3. Spent fuel temperature and age determination from the analysis of uranium and plutonium isotopics

    SciTech Connect

    Scott, Mark R; Eccleston, George W; Bedell, Jeffrey J; Lockard, Chanelle M

    2009-01-01

    The capability to determine the age (time since irradiation) of spent fuel can be useful for verification and safeguards. While the age of spent fuel can be determined based on measurements of short-lived fission products, these measurements are not routinely done nor generally reported. As an alternative, age can also be determined if the uranium (U) and plutonium (Pu) isotopic values are available. Uranium isotopics are not strongly affected by fuel temperature, and bumup is determined from the {sup 235}U and {sup 236}U isotopic values. Age is calculated after estimating the {sup 241}Pu at the end of irradiation while accounting for the fuel temperature, which is determined from {sup 239}Pu or {sup 240}Pu. Burnup and age determinations are calibrated to reactor models that provide uranium and plutonium isotopics over the range of fuel irradiation. The reactor model must contain sufficient fidelity on details of the reactor type, fuel burnup, irradiation history, initial fuel enrichment and fuel temperature to obtain accurate isotopic calculations. If the latter four are unknown, they can be derived from the uranium and plutonium isotopics. Fuel temperature has a significant affect on the production of plutonium isotopics; therefore, one group cross section reactor models, such as ORIGEN, cannot be used for these calculations. Multi-group cross section set codes, such as Oak Ridge National Laboratory's TRITON code, must be used.

  4. Prevalence and risk factors for foot and mouth disease infection in cattle in Israel.

    PubMed

    Elnekave, Ehud; van Maanen, Kees; Shilo, Hila; Gelman, Boris; Storm, Nick; Abed El Khaliq, Mohamad; Sharir, Beni; Berke, Olaf; Klement, Eyal

    2016-08-01

    Foot and mouth disease (FMD) is a highly contagious viral disease with major economic consequences. In Israel, FMD epidemics recur almost every year and mostly affect cattle. The highest number of outbreaks occurs among beef cattle farms, followed by feedlot farms and dairy farms. We performed several cross-sectional serological studies in Israel during 2006-2014, aimed to reveal if the virus is endemic among cattle and to determine the sero-prevalence of antibodies directed against non-structural proteins (NSP) of FMD virus. Additionally we aimed to determine the risk factors for such sero-positivity. A risk based sampling was performed and the presence of anti-NSP antibodies was estimated using the PrioCHECK(®) ELISA kit. Beef cattle showed the highest sero-prevalence (13.2%, CI95%=10.8-15.8%). Higher FMD sero-prevalence in beef cattle sampled in 2014 was associated with previous FMD outbreaks in the farm and with age (adult cows versus calves (p<0.05)). Sero-prevalence in feedlot calves was significantly lower with only one sero-positive calf out of 256 (0.4%, CI95%=0-2.2%). Sero-prevalence among dairy cattle was 2.7% (CI95%=2-3.6%) with location of up to 3km from FMD outbreaks in multiple farms and location of up to 5km from the nearest border standing out as significant (p<0.05) risk factors for sero-positivity. The extremely low sero-prevalence of FMD in feedlot cattle and the significant association of infection in beef cattle with previous outbreaks suggest absence of virus circulation between these two populations during the study period, although previous data show that during outbreaks such transmission can occur. Low sero-prevalence in dairy cattle located in areas adjacent to previous FMD outbreaks may be attributed to intense routine vaccination and stringent control measures that were applied during outbreaks such as emergency vaccination and strict quarantine. Early detection of FMD outbreaks among grazing beef herds as well as the implementation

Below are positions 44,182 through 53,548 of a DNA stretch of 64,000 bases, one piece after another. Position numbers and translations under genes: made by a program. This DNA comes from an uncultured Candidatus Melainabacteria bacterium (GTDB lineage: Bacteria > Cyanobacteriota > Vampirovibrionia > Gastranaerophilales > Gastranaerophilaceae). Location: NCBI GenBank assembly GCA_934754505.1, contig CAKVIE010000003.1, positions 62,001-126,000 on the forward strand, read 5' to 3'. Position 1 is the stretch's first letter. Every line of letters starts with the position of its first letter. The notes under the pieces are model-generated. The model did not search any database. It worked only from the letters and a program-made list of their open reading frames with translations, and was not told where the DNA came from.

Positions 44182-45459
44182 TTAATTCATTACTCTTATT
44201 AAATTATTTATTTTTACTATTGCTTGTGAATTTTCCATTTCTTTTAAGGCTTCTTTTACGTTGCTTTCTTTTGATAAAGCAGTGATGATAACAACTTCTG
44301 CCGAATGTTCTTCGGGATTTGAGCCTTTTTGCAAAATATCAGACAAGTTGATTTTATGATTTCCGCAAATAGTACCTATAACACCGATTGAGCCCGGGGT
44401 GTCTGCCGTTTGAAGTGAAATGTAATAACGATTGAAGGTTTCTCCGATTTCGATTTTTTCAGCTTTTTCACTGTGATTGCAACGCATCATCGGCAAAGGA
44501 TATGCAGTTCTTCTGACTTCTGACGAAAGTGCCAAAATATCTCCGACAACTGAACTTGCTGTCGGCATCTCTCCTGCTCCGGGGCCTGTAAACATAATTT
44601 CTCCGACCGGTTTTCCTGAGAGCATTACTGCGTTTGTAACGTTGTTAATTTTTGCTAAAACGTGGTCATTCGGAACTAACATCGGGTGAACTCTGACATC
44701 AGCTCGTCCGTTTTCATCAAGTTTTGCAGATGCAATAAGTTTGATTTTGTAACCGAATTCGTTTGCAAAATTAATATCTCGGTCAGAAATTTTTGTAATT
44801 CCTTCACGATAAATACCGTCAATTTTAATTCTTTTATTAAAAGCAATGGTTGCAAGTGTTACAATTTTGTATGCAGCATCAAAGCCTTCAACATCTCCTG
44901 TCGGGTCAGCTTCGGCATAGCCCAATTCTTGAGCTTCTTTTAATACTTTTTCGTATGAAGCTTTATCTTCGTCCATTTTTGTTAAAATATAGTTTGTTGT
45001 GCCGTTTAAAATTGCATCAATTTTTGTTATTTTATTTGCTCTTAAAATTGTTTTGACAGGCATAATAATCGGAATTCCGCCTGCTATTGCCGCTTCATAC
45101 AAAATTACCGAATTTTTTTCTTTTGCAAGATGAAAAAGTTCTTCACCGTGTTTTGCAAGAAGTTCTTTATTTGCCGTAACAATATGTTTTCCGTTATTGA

5. 20 CFR 404.1583 - How we determine disability for blind persons who are age 55 or older.

    Code of Federal Regulations, 2013 CFR

    2013-04-01

    ... FEDERAL OLD-AGE, SURVIVORS AND DISABILITY INSURANCE (1950- ) Determining Disability and Blindness Blindness § 404.1583 How we determine disability for blind persons who are age 55 or older. We will...

  6. 20 CFR 404.1583 - How we determine disability for blind persons who are age 55 or older.

    Code of Federal Regulations, 2011 CFR

    2011-04-01